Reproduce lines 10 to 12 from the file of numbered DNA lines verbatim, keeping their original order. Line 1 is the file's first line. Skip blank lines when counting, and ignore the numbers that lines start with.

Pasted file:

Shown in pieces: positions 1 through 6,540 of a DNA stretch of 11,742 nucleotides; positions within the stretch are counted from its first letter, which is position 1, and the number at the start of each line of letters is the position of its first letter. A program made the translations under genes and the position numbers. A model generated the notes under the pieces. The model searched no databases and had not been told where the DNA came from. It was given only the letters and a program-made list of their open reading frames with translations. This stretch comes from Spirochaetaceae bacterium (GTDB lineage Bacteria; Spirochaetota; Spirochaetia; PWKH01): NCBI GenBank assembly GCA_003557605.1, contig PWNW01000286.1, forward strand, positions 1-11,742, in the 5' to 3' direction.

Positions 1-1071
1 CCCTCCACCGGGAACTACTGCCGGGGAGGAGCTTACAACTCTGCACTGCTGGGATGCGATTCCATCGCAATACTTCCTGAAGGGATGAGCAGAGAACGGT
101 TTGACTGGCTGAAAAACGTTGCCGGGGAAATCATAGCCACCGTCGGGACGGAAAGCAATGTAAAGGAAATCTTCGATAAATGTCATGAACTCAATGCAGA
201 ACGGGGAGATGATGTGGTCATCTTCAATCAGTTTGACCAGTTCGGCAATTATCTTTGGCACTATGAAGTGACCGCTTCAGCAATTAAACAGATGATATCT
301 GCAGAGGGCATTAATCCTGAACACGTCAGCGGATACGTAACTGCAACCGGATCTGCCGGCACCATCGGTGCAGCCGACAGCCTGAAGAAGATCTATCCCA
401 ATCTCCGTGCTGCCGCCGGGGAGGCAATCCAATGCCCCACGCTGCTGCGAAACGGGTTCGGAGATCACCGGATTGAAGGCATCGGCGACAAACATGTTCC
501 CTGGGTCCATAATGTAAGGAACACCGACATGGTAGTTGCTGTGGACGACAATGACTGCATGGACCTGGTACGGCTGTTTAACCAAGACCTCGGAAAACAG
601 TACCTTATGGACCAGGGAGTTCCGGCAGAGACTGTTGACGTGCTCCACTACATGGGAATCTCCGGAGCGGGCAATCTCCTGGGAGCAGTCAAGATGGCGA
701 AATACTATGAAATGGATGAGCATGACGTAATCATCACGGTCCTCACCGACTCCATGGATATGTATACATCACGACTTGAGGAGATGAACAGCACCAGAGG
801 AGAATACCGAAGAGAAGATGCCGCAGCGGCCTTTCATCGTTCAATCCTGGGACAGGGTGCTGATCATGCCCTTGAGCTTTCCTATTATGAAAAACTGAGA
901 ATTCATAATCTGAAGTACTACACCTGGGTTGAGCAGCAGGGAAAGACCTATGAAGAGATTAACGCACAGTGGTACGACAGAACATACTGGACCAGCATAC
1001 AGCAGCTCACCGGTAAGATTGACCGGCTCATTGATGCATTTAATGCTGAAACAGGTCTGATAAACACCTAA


701 AATACTATGAAATGGATGAGCATGACGTAATCATCACGGTCCTCACCGACTCCATGGATATGTATACATCACGACTTGAGGAGATGAACAGCACCAGAGG
801 AGAATACCGAAGAGAAGATGCCGCAGCGGCCTTTCATCGTTCAATCCTGGGACAGGGTGCTGATCATGCCCTTGAGCTTTCCTATTATGAAAAACTGAGA
901 ATTCATAATCTGAAGTACTACACCTGGGTTGAGCAGCAGGGAAAGACCTATGAAGAGATTAACGCACAGTGGTACGACAGAACATACTGGACCAGCATAC